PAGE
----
# Ellipse and locus of point of intersection of two tangents

• Apr 19th 2010, 04:04 AM
arze
Ellipse and locus of point of intersection of two tangents
Prove that the line lx+my+n=0 is a tangent to the ellipse $\displaystyle \frac{x^2}{a^2}+\frac{y^2}{b^2}=0$ if $\displaystyle a^2l^2+b^2m^2=n^2$.
Tangents are drawn from a point P to the ellipse. Lines from the origin are drawn perpendicular to the tangents. If these lines are conjugate diameters, prove that the equation of the locus of P is $\displaystyle a^2x^2+b^2y^2=a^4+b^4$

I have proved the first part.
For this next part the equation of a tangent to an ellipse in the form
$\displaystyle y=mx\pm\sqrt{a^2m^2+b^2}$
$\displaystyle \frac{1}{m_1}.\frac{1}{m_2}=-\frac{b^2}{a^2}$
$\displaystyle m_2=-\frac{a^2}{b^2{m_1}^2}$

I used the two gradients, m, in two equations for tangents and tried to solve for x and y, am I doing it right? because I get very very long and difficult expressions.
Thanks!
• Apr 19th 2010, 12:35 PM
Opalg
Quote:

Originally Posted by arze
Prove that the line lx+my+n=0 is a tangent to the ellipse $\displaystyle \frac{x^2}{a^2}+\frac{y^2}{b^2}=0$ if $\displaystyle a^2l^2+b^2m^2=n^2$.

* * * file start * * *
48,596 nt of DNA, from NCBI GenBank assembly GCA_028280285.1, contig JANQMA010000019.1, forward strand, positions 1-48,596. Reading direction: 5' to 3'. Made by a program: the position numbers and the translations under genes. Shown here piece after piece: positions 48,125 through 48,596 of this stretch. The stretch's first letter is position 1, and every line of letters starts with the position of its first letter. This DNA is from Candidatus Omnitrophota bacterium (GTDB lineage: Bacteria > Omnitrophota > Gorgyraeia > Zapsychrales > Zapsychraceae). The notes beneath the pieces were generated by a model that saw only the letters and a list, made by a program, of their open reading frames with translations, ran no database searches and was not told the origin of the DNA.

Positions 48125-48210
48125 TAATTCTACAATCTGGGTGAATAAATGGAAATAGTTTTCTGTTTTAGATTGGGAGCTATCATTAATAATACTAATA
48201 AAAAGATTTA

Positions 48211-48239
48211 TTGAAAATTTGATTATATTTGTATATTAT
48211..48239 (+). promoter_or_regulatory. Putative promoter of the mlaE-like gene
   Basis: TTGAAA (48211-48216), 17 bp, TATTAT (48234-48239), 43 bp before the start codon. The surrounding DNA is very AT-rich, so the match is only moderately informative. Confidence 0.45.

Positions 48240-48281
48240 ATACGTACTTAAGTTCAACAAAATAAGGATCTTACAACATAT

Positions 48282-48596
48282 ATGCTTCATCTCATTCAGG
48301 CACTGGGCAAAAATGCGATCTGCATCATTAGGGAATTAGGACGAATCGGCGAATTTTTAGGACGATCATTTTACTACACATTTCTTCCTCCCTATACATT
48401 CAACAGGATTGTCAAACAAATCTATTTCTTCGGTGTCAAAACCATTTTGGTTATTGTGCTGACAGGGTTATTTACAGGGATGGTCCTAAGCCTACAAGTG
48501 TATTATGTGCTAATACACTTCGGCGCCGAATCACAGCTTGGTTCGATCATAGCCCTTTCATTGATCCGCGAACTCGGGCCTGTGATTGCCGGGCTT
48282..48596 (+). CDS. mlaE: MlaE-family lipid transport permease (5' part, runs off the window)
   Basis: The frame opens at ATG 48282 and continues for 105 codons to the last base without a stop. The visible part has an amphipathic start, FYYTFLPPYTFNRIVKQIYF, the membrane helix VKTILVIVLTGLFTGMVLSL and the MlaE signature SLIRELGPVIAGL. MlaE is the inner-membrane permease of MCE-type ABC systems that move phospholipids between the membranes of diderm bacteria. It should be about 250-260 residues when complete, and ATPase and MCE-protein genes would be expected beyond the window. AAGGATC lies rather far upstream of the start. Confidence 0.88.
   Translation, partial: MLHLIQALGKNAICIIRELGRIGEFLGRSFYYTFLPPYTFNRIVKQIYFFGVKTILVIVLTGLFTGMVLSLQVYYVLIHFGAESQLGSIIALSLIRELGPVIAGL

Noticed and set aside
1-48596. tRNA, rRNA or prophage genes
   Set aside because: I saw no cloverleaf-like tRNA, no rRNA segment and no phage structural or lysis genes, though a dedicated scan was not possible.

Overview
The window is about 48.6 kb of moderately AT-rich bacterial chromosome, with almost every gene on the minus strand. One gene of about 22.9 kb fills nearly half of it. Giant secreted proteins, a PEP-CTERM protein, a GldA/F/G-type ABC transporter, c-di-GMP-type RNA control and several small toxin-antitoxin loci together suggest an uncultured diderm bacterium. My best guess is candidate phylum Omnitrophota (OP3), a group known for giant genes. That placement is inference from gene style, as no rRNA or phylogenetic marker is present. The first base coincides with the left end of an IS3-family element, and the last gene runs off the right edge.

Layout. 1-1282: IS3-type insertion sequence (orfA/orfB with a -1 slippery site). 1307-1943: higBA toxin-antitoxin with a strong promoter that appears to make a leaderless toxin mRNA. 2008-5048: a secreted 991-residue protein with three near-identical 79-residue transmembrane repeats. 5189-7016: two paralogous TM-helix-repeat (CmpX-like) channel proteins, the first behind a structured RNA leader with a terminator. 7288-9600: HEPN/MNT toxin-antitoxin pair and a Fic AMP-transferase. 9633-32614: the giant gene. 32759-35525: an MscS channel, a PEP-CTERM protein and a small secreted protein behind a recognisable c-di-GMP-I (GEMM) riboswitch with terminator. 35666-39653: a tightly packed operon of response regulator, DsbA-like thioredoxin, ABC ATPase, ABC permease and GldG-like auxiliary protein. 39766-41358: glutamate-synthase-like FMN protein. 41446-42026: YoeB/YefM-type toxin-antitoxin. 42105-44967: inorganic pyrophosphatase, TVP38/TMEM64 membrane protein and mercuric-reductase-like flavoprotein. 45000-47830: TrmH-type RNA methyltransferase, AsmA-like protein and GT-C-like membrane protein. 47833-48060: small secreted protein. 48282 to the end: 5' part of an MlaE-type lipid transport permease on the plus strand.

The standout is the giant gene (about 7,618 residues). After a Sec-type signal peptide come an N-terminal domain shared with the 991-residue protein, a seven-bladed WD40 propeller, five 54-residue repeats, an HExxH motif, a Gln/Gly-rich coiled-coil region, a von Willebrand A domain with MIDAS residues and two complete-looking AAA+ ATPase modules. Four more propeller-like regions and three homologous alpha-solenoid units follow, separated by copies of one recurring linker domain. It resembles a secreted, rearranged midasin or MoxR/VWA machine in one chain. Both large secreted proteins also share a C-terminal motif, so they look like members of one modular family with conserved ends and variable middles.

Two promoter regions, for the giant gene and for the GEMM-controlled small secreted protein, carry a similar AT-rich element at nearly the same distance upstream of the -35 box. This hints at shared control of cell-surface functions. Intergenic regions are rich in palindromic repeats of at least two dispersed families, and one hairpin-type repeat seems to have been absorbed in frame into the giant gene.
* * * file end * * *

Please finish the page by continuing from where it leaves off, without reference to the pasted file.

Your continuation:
Tangents are drawn from a point P to the ellipse. Lines from the origin are drawn perpendicular to the tangents. If these lines are conjugate diameters, prove that the equation of the locus of P is $\displaystyle a^2x^2+b^2y^2=a^4+b^4$

I have proved the first part.
For this next part the equation of a tangent to an ellipse in the form
$\displaystyle y=mx\pm\sqrt{a^2m^2+b^2}$
$\displaystyle \frac{1}{m_1}.\frac{1}{m_2}=-\frac{b^2}{a^2}$
$\displaystyle m_2=-\frac{a^2}{b^2{m_1}^2}$
For the last part, let P be the point $\displaystyle (p,q)$. The tangent $\displaystyle lx+my+n=0$ satisfies $\displaystyle a^2l^2+b^2m^2=n^2$, and it passes through P if $\displaystyle ap+bq=n$. Substitute n from the second of those two equations into the first equation: $\displaystyle a^2l^2+b^2m^2 = (lp+mq)^2$, which can be written as
$\displaystyle (a^2-p^2)\bigl(\tfrac lm\bigr)^2 -2pq\tfrac lm + (b^2-q^2) = 0.\qquad(*)$
The two roots of the quadratic equation (*) in $\displaystyle \tfrac lm$ are $\displaystyle \tfrac lm = -m_1$ and $\displaystyle \tfrac lm = -m_2$, where $\displaystyle m_1,\,m_2$ are the gradients of the tangents through P (because $\displaystyle -\tfrac lm$ is the gradient of the line $\displaystyle lx+my+n=0$). Therefore $\displaystyle m_1m_2 = \frac{b^2-q^2}{a^2-p^2}$ (formula for product of roots of quadratic: constant term divided by coefficient of $\displaystyle x^2$). But you already know that $\displaystyle \frac{1}{m_1}\mathord{\cdot}\frac{1}{m_2}=-\frac{b^2}{a^2}$. Put those two expressions for $\displaystyle m_1m_2$ together to see that $\displaystyle \frac{b^2-q^2}{a^2-p^2} = -\frac{a^2}{b^2}$, from which $\displaystyle a^2p^2 + b^2q^2 = a^4+b^4$. Finally, replace $\displaystyle (p,q)$ by $\displaystyle (x,y)$ to get the locus of P.